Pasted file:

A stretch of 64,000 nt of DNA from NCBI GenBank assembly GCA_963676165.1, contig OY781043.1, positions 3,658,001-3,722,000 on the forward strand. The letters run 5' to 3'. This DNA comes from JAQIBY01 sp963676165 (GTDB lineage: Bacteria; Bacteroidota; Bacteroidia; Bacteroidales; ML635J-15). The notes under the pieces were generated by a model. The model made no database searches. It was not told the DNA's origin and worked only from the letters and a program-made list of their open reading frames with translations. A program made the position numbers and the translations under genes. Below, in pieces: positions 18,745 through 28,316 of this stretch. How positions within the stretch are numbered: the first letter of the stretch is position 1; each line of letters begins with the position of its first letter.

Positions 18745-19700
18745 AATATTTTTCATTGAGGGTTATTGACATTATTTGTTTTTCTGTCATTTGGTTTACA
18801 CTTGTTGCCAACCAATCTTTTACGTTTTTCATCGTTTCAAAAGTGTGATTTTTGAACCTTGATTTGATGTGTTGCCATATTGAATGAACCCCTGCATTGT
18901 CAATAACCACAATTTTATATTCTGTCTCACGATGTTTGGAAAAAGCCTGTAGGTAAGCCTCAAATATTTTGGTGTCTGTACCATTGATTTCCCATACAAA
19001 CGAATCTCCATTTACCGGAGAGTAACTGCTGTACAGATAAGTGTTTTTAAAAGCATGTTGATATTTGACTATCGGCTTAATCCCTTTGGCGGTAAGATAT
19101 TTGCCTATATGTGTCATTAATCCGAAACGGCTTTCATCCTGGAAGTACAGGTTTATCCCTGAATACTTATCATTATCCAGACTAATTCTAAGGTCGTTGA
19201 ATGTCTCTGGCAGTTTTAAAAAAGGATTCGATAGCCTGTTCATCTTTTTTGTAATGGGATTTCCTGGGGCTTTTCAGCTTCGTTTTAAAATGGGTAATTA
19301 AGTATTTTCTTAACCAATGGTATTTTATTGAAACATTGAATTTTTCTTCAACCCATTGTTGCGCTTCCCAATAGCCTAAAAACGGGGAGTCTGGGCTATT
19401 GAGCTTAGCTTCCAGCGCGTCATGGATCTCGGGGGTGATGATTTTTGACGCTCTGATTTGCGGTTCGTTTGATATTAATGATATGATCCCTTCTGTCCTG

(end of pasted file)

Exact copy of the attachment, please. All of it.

A stretch of 64,000 nt of DNA from NCBI GenBank assembly GCA_963676165.1, contig OY781043.1, positions 3,658,001-3,722,000 on the forward strand. The letters run 5' to 3'. This DNA comes from JAQIBY01 sp963676165 (GTDB lineage: Bacteria; Bacteroidota; Bacteroidia; Bacteroidales; ML635J-15). The notes under the pieces were generated by a model. The model made no database searches. It was not told the DNA's origin and worked only from the letters and a program-made list of their open reading frames with translations. A program made the position numbers and the translations under genes. Below, in pieces: positions 18,745 through 28,316 of this stretch. How positions within the stretch are numbered: the first letter of the stretch is position 1; each line of letters begins with the position of its first letter.

Positions 18745-19700
18745 AATATTTTTCATTGAGGGTTATTGACATTATTTGTTTTTCTGTCATTTGGTTTACA
18801 CTTGTTGCCAACCAATCTTTTACGTTTTTCATCGTTTCAAAAGTGTGATTTTTGAACCTTGATTTGATGTGTTGCCATATTGAATGAACCCCTGCATTGT
18901 CAATAACCACAATTTTATATTCTGTCTCACGATGTTTGGAAAAAGCCTGTAGGTAAGCCTCAAATATTTTGGTGTCTGTACCATTGATTTCCCATACAAA
19001 CGAATCTCCATTTACCGGAGAGTAACTGCTGTACAGATAAGTGTTTTTAAAAGCATGTTGATATTTGACTATCGGCTTAATCCCTTTGGCGGTAAGATAT
19101 TTGCCTATATGTGTCATTAATCCGAAACGGCTTTCATCCTGGAAGTACAGGTTTATCCCTGAATACTTATCATTATCCAGACTAATTCTAAGGTCGTTGA
19201 ATGTCTCTGGCAGTTTTAAAAAAGGATTCGATAGCCTGTTCATCTTTTTTGTAATGGGATTTCCTGGGGCTTTTCAGCTTCGTTTTAAAATGGGTAATTA
19301 AGTATTTTCTTAACCAATGGTATTTTATTGAAACATTGAATTTTTCTTCAACCCATTGTTGCGCTTCCCAATAGCCTAAAAACGGGGAGTCTGGGCTATT
19401 GAGCTTAGCTTCCAGCGCGTCATGGATCTCGGGGGTGATGATTTTTGACGCTCTGATTTGCGGTTCGTTTGATATTAATGATATGATCCCTTCTGTCCTG